CONTINUING MEDICAL EDUCATION
injunction. 54 The FDA then issued a notice regarding the WLF II case,
stating that it would continue to use the CME guidance in its enforcement
but that a manufacturer may raise the First Amendment defense if the FDA
brought an enforcement action. 55 After the WLF moved to reaffirm the
prior injunction, the district court expressed disapproval of the FDA’s
notice, describing it as a “farce” and suggesting that its policy of inviting
constitutional challenges does not solve any constitutional issues. 56
Nonetheless, the court did not reaffirm the prior injunction. 57
D. Current Federal Approach: FDA and OIG Enforcement
of Off-Label Promotion, False Claims Act, and
Anti-Kickback Statute Violations
As a result of the WLF cases, the FDA has little room to regulate CME
activities directly. However, industry support for CME may implicate
several federal laws in specific circumstances. One example is the FDA
and OIG’s regulation of off-label marketing. Under the Food, Drug, and
Cosmetic Act (FDCA), a drug or device manufacturer may not introduce a
new drug, biologic, or device into interstate commerce without having
obtained approval from the FDA for the product’s label. 58 When its label
contains information that has not been approved by the FDA pursuant to the
drug’s new drug application (NDA) or supplemental NDA, a new drug’s
label is illegally false or misleading. 59 Further, while physicians may
prescribe drugs or devices for unapproved, or “off-label” use, the FDCA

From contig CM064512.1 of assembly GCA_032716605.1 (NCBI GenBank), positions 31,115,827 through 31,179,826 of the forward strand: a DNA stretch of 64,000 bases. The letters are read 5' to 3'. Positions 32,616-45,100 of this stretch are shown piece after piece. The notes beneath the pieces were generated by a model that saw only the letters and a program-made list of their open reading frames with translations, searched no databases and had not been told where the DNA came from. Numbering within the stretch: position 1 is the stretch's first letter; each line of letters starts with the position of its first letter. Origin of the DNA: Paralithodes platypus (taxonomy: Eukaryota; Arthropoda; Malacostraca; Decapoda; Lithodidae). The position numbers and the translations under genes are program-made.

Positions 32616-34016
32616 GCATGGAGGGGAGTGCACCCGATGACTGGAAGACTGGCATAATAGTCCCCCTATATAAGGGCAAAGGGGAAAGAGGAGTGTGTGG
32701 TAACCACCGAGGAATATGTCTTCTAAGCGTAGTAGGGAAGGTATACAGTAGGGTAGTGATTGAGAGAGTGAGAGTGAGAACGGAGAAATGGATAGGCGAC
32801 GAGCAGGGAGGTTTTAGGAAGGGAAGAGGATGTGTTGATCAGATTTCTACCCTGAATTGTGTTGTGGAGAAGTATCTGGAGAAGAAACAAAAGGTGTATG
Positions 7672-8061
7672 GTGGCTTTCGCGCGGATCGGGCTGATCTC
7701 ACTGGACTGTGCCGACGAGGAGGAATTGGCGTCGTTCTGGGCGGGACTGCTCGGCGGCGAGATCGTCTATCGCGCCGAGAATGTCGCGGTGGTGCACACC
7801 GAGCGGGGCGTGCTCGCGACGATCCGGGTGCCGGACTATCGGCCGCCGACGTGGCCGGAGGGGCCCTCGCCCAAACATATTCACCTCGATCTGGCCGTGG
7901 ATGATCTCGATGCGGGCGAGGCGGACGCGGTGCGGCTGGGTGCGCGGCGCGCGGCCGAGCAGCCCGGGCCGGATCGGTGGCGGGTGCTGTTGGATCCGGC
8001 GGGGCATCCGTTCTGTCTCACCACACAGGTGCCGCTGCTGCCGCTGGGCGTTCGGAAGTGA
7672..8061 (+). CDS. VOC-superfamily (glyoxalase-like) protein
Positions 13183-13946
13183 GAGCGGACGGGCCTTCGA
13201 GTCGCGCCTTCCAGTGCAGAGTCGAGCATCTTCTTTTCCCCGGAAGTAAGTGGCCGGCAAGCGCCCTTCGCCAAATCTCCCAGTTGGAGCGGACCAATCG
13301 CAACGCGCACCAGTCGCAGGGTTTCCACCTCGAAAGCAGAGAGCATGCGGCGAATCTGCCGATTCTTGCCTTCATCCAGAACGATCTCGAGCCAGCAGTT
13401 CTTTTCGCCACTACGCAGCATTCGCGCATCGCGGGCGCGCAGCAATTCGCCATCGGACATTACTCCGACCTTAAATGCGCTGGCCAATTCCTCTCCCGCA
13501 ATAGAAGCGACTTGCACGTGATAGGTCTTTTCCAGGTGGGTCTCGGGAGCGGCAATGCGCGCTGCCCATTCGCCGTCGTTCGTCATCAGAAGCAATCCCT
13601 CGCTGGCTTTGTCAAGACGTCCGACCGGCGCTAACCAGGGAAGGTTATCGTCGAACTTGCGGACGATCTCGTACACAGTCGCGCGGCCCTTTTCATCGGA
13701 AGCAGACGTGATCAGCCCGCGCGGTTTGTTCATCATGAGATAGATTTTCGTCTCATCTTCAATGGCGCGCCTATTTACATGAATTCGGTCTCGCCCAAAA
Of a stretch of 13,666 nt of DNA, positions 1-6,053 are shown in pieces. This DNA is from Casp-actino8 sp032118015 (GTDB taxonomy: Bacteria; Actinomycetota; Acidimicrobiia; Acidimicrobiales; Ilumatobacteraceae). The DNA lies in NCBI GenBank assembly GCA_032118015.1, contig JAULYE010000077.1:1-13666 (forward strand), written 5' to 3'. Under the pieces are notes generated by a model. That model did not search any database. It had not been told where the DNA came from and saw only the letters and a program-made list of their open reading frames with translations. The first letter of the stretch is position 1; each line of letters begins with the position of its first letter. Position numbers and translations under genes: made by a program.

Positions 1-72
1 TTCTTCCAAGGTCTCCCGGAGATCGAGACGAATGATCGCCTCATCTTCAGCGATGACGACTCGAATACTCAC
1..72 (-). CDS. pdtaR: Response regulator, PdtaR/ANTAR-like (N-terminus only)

prohibits any company from marketing such products for any off-label
Realizing the opportunities to increase drug sales through physicians
prescribing drugs for off-label uses, drug companies seek to promote their
drugs for off-label uses in any legal (and illegal) way possible. Drug
companies often fund CME activities specifically because they can
effectively promote off-label uses for their products under the regulatory
protections enjoyed by accredited CME, as its content is scientifically
54. Id. at 337.
55. Decision in Wash. Legal Foundation v. Henney, 65 Fed. Reg. 14,286 (Mar. 16,
56. Wash. Legal Found. v. Henney, 128 F.Supp.2d 11, 15 ( D. D. C. 2000).
57. Id. at 16.
58. 21 U.S. C. A. § 355(a)-(b) (West, WestlawNext through P.L. 113-31).
59. Id.; see also § 331(a) (providing that introducing a misbranded drug into interstate
commerce is a “prohibited act”); § 334(a)( 1) (providing that prohibited drugs introduced into
interstate commerce are subject to seizure by the FDA).
60. See § 352(a).